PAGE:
Microsoft understands it cannot own enterprise computing, but it can remain the glue tying it all together. There's good money in glue.
Microsoft has realised it has lost the fight to control the enterprise computing infrastructure from top to bottom, and is strategically repositioning for a new battleground, which will see Microsoft as the coordination centre for heterogeneous environments. Much of this development is already in play: the company has built and is steadily enhancing its support for Linux virtual machines, creating open source management tools which integrate neatly into Systems Center but could just as easily be leveraged by third parties. Or to manage VMs in competing IaaS environments, for that matter: Microsoft would prefer to see its own offerings adopted but is happy to play nice alongside the competitors.
The question for Microsoft, then, was how to evolve the enterprise IT ecosystem to fully embrace the cloud, without leaving the legacy behind? BYOD and mobile computing has shown one way: users are driving IT, and by turning the spotlight on the user, Microsoft already has a foothold: Active Directory.
Active Directory is a key technology for Microsoft, having established itself as the dominant directory service and a central component in user and device management for a majority of organisations. Microsoft intends to leverage that momentum, offering tools to enhance both device management and application delivery while extending into the cloud, under the unifying umbrella of user identity management. "User-centric computing" is the term the company uses to describe its strategy, and the idea is likely to resonate with end-users and administrators both. It is also clearly targeted against EMC's RSA division, particularly with two-factor authentication a major area of improvement in the AD suite.
So, for example, Microsoft's cloud tools allow third-party apps to leverage single sign-on with AD-managed credentials, provided the app uses standards-based authentication or allows some degree of integration. An IT administrator, for example, can automatically provision and de-provision a Salesforce.com account alongside a corporate identity. Users can attach existing cloud service accounts (such as those irritating cloud services which users self-provision) within the portal, allowing them to be brought into alignment with enterprise policies. Even a company Twitter account can be federated, allowing users to access it with their domain credentials. Microsoft has over 200 third-party cloud apps supported, and is targeting 500 by the end of 2013. In the same portal interface, a user can access external apps, internal Web apps, or proxied applications, without knowing the difference.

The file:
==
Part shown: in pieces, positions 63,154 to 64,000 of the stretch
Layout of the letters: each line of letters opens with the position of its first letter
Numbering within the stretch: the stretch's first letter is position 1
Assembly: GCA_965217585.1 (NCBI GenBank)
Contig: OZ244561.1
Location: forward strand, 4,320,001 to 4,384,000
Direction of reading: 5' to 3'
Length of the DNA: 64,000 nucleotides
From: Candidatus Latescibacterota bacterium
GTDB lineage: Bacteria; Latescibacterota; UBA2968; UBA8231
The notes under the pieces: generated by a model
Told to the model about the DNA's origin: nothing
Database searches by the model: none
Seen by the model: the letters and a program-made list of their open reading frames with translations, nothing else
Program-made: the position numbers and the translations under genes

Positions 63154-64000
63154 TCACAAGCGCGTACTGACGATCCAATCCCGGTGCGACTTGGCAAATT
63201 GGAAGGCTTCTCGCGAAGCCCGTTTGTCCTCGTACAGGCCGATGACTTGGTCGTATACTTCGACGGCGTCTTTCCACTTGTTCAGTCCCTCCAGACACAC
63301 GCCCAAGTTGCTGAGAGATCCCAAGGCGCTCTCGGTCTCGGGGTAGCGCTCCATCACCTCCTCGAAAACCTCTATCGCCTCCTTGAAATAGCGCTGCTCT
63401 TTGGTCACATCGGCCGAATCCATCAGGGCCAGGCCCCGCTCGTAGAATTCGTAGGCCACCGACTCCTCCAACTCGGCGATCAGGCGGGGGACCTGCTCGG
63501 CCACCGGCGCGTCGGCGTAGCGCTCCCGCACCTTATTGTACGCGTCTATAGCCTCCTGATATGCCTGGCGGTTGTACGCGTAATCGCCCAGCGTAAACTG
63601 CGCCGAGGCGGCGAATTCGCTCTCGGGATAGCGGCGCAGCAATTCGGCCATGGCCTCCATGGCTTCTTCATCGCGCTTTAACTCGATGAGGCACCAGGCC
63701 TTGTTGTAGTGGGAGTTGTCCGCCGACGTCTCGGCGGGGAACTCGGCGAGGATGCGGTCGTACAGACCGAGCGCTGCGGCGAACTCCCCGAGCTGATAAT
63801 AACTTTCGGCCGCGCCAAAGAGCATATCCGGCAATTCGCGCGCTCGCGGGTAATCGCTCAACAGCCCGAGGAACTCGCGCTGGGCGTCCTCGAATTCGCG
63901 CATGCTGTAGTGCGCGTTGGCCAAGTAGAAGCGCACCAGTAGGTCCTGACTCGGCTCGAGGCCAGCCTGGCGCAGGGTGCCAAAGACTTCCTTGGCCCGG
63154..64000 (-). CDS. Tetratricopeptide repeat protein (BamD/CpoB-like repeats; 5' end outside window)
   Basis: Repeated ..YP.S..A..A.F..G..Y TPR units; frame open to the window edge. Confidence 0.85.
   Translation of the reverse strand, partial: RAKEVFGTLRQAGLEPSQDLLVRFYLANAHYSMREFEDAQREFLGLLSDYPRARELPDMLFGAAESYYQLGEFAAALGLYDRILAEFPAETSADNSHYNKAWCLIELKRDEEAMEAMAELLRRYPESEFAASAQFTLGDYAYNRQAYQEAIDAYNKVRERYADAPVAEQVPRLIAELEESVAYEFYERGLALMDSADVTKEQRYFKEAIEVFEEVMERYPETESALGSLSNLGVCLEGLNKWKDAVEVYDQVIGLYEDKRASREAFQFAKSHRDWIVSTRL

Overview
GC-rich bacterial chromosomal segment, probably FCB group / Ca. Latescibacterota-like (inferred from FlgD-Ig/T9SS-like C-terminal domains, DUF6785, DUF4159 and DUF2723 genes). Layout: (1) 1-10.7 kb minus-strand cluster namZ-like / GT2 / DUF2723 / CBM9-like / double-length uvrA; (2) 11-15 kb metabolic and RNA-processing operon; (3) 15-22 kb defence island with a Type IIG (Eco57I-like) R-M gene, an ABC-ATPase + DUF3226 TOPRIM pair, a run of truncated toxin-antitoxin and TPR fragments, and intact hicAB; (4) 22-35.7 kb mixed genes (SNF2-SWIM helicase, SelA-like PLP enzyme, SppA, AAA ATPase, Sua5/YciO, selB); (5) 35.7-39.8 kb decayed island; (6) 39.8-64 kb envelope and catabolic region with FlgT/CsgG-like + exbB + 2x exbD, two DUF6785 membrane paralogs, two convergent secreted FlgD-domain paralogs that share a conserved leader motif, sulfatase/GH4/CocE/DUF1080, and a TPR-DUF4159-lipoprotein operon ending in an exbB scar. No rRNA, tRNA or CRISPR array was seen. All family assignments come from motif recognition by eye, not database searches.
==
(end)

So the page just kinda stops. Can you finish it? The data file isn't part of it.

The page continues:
That's a compelling idea, but it does still need work on both sides of the fence (Microsoft and the cloud ISVs), particularly in supporting native apps on devices, not just Web apps. You also can't manage multiple instances (like one user with several Twitter accounts) yet.
Clearly Microsoft wants to establish Active Directory (particularly in Azure) as the central identity provider of choice, but since its efforts all leverage standards like OAuth, it actually shouldn't matter whether an app prefers to use a Google ID or an AD one ? if Microsoft gets it way, it will imply stronger standards support throughout the industry, and the company will be competing on the strength of its management tools and integration, rather than the power of its silo.
For the admin, Web-based tools allow for AD management whether the domain is cloud-based or not. With app and device management integrated in the Web interface, you'd be excused for wondering why an admin would bother using the server's own AD interface at all for everyday tasks - the newer Web components are slicker, more responsive and better focused.
In the medium term, Microsoft fully expects Active Directory to migrate rapidly to the cloud ? isolated on-premise deployments will be anomalous, with most customers either choosing to use a hosted option either as the primary source, or as a cloud extension, and again, the company wants the border between the two to be blurred to the point of invisibility. Multi-factor authentication is an example of this: you can use a mobile phone (call or SMS) to confirm identity for domain logons, tied to AD, but provisioned through Azure. The company hopes AD will become a central tool for managing the entire ecosystem of devices, apps and users, regardless of who manufactures the device or hosts the app.